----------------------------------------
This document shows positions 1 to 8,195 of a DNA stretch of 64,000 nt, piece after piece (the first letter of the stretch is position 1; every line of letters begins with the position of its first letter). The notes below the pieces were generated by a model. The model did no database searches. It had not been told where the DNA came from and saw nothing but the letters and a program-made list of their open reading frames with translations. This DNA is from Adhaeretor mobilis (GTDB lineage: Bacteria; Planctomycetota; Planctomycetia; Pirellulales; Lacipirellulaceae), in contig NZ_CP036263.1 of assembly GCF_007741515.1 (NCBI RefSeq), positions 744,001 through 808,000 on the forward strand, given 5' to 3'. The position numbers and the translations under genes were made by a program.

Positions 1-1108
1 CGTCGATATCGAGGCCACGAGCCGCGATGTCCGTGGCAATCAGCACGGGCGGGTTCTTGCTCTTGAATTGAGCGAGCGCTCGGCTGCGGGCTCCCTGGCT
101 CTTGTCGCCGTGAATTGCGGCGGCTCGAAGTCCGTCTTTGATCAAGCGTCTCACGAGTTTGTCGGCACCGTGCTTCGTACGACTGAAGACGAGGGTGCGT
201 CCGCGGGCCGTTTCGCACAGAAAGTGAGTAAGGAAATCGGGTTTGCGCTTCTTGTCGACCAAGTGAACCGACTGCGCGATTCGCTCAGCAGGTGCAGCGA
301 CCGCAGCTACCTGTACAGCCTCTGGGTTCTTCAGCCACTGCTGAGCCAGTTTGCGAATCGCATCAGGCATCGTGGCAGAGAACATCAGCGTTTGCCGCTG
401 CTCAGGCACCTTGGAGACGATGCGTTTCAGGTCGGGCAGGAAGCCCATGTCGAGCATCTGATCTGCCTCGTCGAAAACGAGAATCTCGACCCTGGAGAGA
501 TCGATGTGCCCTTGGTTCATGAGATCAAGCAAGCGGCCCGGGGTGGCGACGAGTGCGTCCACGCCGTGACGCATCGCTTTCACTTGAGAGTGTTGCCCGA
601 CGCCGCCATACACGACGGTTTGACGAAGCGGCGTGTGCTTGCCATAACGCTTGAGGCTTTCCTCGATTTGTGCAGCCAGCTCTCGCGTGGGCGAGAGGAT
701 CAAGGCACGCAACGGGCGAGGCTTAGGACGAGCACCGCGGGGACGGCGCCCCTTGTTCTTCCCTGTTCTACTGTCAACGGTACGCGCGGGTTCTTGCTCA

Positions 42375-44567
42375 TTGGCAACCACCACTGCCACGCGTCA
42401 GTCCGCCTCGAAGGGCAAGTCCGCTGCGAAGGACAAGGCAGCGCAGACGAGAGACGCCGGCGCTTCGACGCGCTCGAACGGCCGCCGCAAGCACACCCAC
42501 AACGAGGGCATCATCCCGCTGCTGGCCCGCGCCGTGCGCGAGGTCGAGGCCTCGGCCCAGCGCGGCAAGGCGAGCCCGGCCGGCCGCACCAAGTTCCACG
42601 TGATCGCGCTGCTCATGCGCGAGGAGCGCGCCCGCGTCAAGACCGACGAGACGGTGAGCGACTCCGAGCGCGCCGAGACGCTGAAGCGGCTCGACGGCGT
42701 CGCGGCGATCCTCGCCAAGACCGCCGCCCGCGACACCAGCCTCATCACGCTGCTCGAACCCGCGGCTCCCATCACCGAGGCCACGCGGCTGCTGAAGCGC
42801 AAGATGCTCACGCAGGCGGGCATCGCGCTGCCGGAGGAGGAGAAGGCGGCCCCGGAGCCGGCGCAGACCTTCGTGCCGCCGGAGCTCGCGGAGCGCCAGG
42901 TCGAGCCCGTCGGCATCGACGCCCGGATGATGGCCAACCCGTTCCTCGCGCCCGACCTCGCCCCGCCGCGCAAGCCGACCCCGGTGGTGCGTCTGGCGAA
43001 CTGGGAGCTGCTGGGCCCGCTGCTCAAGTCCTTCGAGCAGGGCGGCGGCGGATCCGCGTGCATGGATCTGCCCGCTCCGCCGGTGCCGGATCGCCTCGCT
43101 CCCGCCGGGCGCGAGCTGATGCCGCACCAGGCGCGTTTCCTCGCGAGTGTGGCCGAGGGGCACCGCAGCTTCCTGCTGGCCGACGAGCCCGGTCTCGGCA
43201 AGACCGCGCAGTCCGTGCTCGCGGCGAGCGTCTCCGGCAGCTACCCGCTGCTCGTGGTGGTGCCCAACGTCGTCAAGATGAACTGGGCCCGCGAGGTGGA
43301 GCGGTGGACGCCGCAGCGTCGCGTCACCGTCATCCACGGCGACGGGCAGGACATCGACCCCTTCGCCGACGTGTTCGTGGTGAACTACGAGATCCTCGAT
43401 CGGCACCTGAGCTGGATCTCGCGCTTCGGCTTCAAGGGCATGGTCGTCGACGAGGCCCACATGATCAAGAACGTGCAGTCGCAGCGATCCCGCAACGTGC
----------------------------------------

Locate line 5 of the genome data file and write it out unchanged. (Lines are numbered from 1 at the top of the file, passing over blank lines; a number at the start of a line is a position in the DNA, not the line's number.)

201 CCGCGGGCCGTTTCGCACAGAAAGTGAGTAAGGAAATCGGGTTTGCGCTTCTTGTCGACCAAGTGAACCGACTGCGCGATTCGCTCAGCAGGTGCAGCGA